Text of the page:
While it may have been a cult once, nowadays, few people are active in a hierarchically organized group based on the organizational lineage of Rajneesh. Some people may be involved in several unhealthy cult-like groups based on the teachings of Rajneesh.


Sahaja Yoga

Sahaja Yoga is a
cult of personality, led by Shri Mataji Nirmala Devi. Members advertise this new religious movement, also known as Vishwa Nirmala Dharma, as a "unique form of meditation." Critics and former members call Sahaja Yoga a form of brainwashing designed to recruite new members who are expected to devote their lives to recruiting more members and enriching the cult's founder, Shri Mataji Nirmala Devi.

Former members report that new recruits are led to believe that they have been "enlightened," or given their "self realization," at their first meeting. Former members now believe this is a means of gaining new recruits.

Once recruited, new and veteran cult members are expected to donate significant amounts of money to "projects in India," "puja dakshinat," and "gifts" for Shri Mataji Nirmala Devi, a former devotee of the guru, Osho who claims to be the adishakti or God.


Sathya Sai Baba

Many ex-members like e.g Glen Meloy consider the
Sathya Sai Organisation that was founded by Sathya Sai Baba a cult. The reason is that these ex-members say that the allegations of sexual abuse carried out by Sathya Sai Baba are correct and the Sathya Sai organization refuses to properly investigate these. Ex-member Robert Priddy who maintains an extensive website about Sathya Sai Baba believes that it is a secretive, autocratic personality cult that has strong cultic characteristics.

Followers purport Sathya Sai Baba's group is not a cult because it displays atypical characteristics like charity and tolerance towards other beliefs. Also, it does not claim to be the only way to God and truth, and does not advocate proselytizing. They point out that often cults will expect their adherents to abandon worldly duties and to severe ties with their families, which is something Sathya Sai Baba has explicitly said not to do.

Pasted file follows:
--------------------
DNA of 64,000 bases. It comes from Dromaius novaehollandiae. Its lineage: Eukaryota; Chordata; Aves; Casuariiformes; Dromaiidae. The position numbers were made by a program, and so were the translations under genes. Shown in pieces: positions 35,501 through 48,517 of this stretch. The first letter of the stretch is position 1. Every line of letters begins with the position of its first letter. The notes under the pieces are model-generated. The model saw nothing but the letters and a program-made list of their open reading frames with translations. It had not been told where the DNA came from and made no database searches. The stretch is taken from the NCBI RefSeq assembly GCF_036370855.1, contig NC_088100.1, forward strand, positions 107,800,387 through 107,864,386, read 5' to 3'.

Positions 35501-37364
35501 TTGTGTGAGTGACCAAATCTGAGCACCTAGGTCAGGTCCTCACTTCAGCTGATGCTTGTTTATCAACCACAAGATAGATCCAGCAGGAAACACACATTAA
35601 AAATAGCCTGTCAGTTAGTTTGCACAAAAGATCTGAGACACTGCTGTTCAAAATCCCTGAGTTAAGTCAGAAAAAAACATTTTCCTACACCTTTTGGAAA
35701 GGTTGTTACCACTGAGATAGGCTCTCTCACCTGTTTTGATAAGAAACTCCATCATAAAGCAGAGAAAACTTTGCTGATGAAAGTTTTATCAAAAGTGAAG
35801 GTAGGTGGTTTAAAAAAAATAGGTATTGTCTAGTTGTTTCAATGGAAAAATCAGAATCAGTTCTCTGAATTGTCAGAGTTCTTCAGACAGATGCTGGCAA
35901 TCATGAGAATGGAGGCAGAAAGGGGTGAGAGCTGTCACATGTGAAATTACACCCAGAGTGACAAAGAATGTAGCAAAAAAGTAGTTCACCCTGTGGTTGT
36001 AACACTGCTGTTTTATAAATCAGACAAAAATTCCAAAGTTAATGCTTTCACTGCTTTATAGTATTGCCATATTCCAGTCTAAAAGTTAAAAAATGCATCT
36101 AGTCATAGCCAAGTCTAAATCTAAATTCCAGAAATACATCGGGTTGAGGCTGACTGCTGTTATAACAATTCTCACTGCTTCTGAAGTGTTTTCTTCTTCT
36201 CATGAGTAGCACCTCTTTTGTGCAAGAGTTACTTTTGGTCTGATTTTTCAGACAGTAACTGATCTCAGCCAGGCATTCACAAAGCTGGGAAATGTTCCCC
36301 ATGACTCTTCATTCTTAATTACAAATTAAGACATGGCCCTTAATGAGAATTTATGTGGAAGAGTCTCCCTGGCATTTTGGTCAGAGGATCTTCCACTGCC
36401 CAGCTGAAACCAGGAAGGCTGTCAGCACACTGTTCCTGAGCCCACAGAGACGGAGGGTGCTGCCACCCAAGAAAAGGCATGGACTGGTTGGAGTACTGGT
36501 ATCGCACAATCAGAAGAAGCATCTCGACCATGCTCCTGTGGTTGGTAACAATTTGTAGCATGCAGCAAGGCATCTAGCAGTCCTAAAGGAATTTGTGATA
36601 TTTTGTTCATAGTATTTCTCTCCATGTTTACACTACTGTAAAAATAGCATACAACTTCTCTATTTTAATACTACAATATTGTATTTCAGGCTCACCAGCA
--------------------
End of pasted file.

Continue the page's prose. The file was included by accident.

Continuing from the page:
The Temple of Set

Lupo LeBoucher, a former member, had this to say about the
Temple of Set:

"More trivially, they are your typical mail-order cult in any number of ways. They require large amounts of participation on the parts of their members, to the extent that participation in the group becomes a central organizing principle in their lives. They sponsor getaway vacation/conventions which all members are required to attend. They have strict hierarchy, a charismatic leader and apocalyptic prophecy (the "Gifted of Set" are supposed to survive an upcoming apocalypse, according to their Seminal document "The Book of Coming Forth By Night" - though lately they have been making noises that this is only a metaphorical apocalypse [perhaps to avoid legal intervention in the wake of other post apocalytics, such as the Branch Davidians and the Solar Temple mass suicides, and the Aum nerve gas attacks; there was literal belief in this passage as prophecy in the not-too distant past]. They have a number of secret documents which one must have certain levels of "attainment" to read; much like the OT grade documents of Scientology. They have all manner of bizarre theories about atlantis, ancient astronauts, "Tesla Physics," a theory of creationism, holocaust revisionism, and so on..."